The software relies on new techniques of DNA design first described in 2011 by Yan, who was a postdoc with Reif at Duke 20 years ago before joining the faculty at ASU. The method involves coiling a long DNA double helix into concentric rings that stack on each other to form the contours of the desired object, like using coils of clay to make a pot.

The study describes the construction of bowls, spheres and vases, as well as an ellipse and a clover pattern, which combined concave and convex curvatures. Multilayer designs combined with targeted reinforcement of these structures prevent structural disintegration or collapse, even under conditions of high strain and curvature.

The design advances will enable researchers to broadly expand an already diverse menagerie of DNA forms.

This research was supported by the National Science Foundation (1909848, 2113941, 2004250, 1931487).

Richard Harth

Science writer, Biodesign Institute at ASU


ASU School of Music, Dance and Theatre to host international piano competition

43 competitors to perform in biennial contest Jan. 3–8 in Tempe

December 27, 2022

Arizona State University's School of Music, Dance and Theatre will host the 10th Bösendorfer and Yamaha USASU International Piano Competition on Jan. 3–8.

Recognized as among the leading international piano competitions, this year’s competition attracted 295 pianists from 24 different countries, according Baruch Meir, artistic director of the competition and associate professor of piano in the School of Music, Dance and Theatre. Of those, 43 applicants were selected to perform in the semifinal and final rounds.   Download Full Image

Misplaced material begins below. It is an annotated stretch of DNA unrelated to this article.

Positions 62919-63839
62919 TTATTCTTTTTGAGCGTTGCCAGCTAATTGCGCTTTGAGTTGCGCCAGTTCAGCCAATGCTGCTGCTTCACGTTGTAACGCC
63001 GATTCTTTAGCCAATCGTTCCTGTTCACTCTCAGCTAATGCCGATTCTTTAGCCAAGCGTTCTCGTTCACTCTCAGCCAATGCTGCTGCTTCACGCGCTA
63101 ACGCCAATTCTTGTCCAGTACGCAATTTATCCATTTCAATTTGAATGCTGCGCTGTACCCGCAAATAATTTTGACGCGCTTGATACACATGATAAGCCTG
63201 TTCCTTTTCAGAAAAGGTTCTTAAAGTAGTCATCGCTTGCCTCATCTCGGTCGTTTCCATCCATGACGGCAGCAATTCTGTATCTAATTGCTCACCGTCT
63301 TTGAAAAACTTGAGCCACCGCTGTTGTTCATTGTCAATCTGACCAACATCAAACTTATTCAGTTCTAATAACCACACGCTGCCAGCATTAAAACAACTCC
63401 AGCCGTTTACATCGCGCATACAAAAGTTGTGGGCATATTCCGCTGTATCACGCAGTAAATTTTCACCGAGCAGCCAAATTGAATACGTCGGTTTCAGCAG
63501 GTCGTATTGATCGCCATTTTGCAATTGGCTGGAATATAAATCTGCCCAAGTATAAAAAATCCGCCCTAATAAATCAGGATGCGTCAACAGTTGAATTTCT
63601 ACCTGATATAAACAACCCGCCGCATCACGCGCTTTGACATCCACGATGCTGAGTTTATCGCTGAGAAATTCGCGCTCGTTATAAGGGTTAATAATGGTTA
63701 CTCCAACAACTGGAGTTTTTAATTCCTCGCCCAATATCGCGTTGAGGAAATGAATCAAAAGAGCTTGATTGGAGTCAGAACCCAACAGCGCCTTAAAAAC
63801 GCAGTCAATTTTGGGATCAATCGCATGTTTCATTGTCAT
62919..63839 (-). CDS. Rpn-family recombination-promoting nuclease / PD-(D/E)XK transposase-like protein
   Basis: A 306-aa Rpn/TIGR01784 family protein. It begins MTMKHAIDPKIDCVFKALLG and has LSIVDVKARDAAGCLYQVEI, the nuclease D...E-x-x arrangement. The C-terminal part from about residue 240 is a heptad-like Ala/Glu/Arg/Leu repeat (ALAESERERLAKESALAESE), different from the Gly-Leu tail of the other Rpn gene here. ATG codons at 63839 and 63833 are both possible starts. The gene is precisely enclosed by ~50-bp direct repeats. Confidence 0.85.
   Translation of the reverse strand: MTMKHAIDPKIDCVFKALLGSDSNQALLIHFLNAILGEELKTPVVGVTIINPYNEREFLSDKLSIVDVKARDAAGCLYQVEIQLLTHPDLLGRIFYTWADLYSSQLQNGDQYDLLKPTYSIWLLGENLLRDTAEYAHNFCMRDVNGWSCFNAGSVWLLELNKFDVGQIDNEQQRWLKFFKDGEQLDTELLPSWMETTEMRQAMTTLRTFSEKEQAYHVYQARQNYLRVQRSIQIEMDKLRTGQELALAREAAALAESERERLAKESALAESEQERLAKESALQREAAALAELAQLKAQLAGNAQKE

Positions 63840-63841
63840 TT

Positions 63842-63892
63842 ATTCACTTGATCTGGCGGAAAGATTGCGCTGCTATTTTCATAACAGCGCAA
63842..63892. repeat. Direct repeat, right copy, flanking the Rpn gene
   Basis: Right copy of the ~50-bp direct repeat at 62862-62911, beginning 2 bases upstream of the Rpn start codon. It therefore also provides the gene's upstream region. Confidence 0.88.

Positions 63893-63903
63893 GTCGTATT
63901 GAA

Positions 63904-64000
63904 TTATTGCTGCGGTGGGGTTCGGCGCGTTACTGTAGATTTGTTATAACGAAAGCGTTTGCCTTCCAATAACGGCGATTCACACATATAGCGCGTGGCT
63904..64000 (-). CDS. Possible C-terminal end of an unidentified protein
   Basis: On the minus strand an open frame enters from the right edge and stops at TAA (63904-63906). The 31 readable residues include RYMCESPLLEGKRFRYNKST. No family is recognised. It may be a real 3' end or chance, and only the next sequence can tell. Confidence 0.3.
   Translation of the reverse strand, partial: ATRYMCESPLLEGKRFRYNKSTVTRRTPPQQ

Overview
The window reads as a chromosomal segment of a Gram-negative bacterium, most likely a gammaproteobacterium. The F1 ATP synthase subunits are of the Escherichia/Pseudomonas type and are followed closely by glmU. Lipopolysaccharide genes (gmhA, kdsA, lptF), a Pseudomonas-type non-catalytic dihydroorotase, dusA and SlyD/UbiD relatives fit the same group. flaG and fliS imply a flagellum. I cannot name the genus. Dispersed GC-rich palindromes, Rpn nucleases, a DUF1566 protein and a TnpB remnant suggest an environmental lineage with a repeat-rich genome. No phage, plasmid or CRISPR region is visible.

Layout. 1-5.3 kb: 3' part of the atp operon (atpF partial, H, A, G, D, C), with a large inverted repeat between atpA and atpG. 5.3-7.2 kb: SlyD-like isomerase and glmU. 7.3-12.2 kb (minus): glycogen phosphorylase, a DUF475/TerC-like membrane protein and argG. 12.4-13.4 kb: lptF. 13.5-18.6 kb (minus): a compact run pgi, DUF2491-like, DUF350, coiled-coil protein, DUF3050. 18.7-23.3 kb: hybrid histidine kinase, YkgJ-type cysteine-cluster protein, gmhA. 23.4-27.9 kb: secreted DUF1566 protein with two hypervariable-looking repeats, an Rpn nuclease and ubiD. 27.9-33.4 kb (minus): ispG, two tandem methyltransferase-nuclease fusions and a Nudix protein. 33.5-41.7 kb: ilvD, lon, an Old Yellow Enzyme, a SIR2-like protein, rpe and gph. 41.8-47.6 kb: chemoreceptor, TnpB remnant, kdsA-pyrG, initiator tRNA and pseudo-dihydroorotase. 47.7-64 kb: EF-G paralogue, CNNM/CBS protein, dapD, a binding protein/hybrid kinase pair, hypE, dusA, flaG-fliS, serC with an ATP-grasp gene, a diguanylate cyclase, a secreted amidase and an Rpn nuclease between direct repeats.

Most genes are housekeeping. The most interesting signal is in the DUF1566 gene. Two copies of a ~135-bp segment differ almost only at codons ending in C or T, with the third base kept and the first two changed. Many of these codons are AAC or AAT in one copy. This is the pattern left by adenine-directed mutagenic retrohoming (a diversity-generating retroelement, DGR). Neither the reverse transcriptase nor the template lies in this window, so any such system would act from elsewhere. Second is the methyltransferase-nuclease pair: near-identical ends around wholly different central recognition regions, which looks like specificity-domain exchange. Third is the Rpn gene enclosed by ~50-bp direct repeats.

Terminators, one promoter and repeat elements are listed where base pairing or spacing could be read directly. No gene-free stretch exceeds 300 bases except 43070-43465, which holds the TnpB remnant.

Prizes include more than $50,000 in cash awards, performance opportunities and recording contracts for the top winners. All performances will be in the Katzin Concert Hall on the Tempe campus.

New to the competition this year is access to information about the event through the ASU Special Events app. Both the app and website provide details about the competitions, competitors, schedule of performances, jury, tickets, parking, prizes and more.

Meir created the first competition in January 2006, and it was held annually through 2009. In 2011 it became a biennial competition. After that, the only year the competition was postponed was 2021, due to COVID-19.